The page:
Residents of Tawor District, Grand Cape Mount County in western Liberia are mourning right now after a mudslide in a mining site that buried at least 50 persons. However, some reports put the total casualties at more than 60.
Reports from the county monitored on Truth FM and OK FM respectively in Monrovia indicate the victims are illegal gold and diamond miners. The site is said to be operated by Chinese.The incident reportedly occurred 18:00 hour GMT on Monday, May 4th specifically in the towns of Masaakpaoh and Bangoma, Tewor District, Grand Cape Mount County.
This comes at a time when Liberia is in a fight against the new coronavirus that has registered 166 confirmed cases, including 18 deaths and 53 people recovering from quarantine centers. The people of Grand Cape Mount, predominantly Muslims, observed prayers yesterday in observance of Holy Ramadan, as they reportedly prepared to bury some of the bodies recovered in mass grave, while scores of bodies are still being counted from the rubbles.
This is the second time such incident had occurred in that part of the country. The first was in 1982 during the regime of slain President Samuel Doe when landslide killed about 55 residents in No-Way Camp, another mining community in Grand Cape Mount.
According to reports, the two towns had experienced an unusual influx of young people from other parts of the county and adjacent towns along the Liberian-Sierra Leonean border to carry out illegal mining.
In recent days residents and citizens of Tawor District have complained about a Chinese mining company allegedly engaged in illegal mining in their district.Robertsports City Mayor, Edwin Koha, who rushed on the scene, according to report, said the entire county is once more in mourning and called on the Government of Liberia to quickly move to provide food and shelter for hundreds of others made homeless due to the violent landslide.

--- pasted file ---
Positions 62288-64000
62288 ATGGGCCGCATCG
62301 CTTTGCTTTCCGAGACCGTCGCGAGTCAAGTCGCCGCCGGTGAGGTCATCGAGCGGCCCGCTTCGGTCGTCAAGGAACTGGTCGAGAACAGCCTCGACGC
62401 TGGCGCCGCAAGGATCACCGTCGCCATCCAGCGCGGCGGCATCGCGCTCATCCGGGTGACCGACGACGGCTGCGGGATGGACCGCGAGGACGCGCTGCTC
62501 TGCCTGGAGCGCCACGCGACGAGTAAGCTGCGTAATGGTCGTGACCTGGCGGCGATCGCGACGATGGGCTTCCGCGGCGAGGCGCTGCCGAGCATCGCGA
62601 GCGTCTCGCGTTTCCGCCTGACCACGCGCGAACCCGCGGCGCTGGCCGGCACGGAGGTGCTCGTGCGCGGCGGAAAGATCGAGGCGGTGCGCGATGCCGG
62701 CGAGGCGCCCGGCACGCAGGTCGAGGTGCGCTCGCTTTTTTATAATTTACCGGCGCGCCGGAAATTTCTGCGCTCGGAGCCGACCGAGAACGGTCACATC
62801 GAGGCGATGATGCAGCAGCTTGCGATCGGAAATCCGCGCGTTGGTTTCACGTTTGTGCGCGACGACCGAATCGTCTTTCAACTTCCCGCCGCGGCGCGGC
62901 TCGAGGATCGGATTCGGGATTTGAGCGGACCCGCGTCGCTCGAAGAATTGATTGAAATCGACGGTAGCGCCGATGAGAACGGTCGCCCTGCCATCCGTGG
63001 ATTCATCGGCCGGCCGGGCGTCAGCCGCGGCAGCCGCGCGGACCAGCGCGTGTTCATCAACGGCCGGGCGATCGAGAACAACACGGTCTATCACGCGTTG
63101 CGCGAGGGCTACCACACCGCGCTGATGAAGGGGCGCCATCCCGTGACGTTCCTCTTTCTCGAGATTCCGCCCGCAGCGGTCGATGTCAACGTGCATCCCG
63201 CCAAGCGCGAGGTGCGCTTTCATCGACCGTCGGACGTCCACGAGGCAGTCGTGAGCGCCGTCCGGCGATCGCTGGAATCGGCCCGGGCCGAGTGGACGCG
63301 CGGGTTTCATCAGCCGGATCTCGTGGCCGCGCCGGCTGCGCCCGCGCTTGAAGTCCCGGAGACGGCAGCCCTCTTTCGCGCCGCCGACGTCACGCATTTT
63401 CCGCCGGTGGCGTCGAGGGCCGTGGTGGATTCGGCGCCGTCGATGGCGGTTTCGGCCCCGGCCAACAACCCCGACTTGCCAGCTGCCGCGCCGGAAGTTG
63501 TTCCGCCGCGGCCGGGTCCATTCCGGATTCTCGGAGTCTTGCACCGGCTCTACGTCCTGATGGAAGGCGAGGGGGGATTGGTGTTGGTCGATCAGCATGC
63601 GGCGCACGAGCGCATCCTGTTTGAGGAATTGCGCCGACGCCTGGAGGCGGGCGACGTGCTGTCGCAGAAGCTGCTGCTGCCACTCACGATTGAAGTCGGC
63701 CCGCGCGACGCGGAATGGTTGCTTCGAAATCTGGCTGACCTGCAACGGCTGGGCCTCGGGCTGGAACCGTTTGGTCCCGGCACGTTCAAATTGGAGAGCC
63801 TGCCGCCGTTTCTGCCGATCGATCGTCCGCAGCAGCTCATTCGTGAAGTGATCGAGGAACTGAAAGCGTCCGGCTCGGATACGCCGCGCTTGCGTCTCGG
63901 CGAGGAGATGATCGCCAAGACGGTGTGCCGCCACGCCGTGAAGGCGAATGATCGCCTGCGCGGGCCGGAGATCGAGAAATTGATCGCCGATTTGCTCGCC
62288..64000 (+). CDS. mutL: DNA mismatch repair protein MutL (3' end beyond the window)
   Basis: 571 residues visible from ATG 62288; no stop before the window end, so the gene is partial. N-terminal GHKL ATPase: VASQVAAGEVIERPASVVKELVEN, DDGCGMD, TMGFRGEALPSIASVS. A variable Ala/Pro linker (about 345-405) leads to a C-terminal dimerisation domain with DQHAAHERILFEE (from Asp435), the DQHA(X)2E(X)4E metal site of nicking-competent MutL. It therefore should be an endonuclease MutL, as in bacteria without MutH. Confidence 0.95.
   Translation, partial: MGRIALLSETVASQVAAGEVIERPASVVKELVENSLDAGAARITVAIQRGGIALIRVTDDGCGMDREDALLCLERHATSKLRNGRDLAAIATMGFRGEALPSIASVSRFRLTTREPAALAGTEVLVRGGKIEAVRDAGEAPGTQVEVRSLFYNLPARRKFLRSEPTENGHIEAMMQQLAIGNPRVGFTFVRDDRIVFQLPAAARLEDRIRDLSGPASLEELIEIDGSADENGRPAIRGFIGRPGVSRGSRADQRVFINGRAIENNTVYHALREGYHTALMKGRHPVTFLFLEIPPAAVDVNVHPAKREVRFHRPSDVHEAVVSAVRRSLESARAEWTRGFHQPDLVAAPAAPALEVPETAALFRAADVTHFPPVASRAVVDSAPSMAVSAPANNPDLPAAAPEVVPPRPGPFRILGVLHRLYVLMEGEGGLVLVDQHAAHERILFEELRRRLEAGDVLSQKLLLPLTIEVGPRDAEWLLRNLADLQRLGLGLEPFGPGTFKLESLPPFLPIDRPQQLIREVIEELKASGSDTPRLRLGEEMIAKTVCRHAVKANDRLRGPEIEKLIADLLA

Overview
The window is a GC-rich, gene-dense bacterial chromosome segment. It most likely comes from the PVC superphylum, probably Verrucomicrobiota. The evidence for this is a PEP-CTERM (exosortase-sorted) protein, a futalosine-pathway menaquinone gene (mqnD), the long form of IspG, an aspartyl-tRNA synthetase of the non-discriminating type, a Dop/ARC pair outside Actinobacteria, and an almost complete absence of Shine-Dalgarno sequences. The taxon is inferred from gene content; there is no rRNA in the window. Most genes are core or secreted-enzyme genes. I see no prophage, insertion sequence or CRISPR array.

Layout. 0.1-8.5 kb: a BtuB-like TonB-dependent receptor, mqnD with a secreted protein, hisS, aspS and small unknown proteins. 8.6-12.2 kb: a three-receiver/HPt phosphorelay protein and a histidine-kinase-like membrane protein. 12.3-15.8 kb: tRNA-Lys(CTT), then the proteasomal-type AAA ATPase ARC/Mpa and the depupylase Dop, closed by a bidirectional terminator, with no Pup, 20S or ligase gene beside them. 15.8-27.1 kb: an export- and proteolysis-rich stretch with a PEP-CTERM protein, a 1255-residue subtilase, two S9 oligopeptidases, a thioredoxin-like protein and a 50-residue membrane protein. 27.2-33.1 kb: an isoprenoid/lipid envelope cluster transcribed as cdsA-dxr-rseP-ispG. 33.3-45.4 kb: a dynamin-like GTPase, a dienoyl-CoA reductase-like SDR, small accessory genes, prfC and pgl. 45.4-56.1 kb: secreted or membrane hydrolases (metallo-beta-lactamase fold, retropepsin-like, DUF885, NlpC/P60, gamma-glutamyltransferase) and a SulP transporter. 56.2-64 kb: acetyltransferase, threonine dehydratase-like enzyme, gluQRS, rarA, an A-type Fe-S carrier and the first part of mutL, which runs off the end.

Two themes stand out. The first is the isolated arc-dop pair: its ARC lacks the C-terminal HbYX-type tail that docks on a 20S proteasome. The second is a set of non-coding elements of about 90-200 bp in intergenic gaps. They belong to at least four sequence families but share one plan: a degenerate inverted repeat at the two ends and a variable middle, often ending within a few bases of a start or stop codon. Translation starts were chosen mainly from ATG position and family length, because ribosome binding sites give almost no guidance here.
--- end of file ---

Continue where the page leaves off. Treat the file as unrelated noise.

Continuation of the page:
Early Tuesday, officers of the Liberia National Police along with a team from the Ministry Of Internal Affairs and the National Disaster Management, including the Liberia National Red Cross and the Grand Cape Mount County Health Team, went on the scene and are working with local youths in searching for more bodies from the wreckage.
On October 06, 1982, local hospital morgue in the county was parked with unidentified corpses, as injured people crowded company hospital beds and waiting rooms, pending treatment.
Family members and rescue workers braved the pungent scent of the hospital grounds to rush in more wounded persons, to console and care for seriously wounded family members or simply to identify corpses.
The management of a mining company at the time NIOC, under whose watch the landslide occurred, seemed ill-prepared to handle the effects of the landslide as rescue workers from Monrovia and other parts of Liberia were called in to help with the recovery efforts. Some of the wounded persons were evacuated to hospitals in Monrovia and nearby counties for treatment.
The Liberian government is yet to officially comment on the incident and provide actual number of causalities of the landslide, but deputy presidential press secretary Smith Toby told OK FM in Monrovia Tuesday that the Ministry of Internal Affairs and the National disaster Management are on the ground to assess the situation.
By E. J. Nathaniel Daygbor –Editing by Jonathan Browne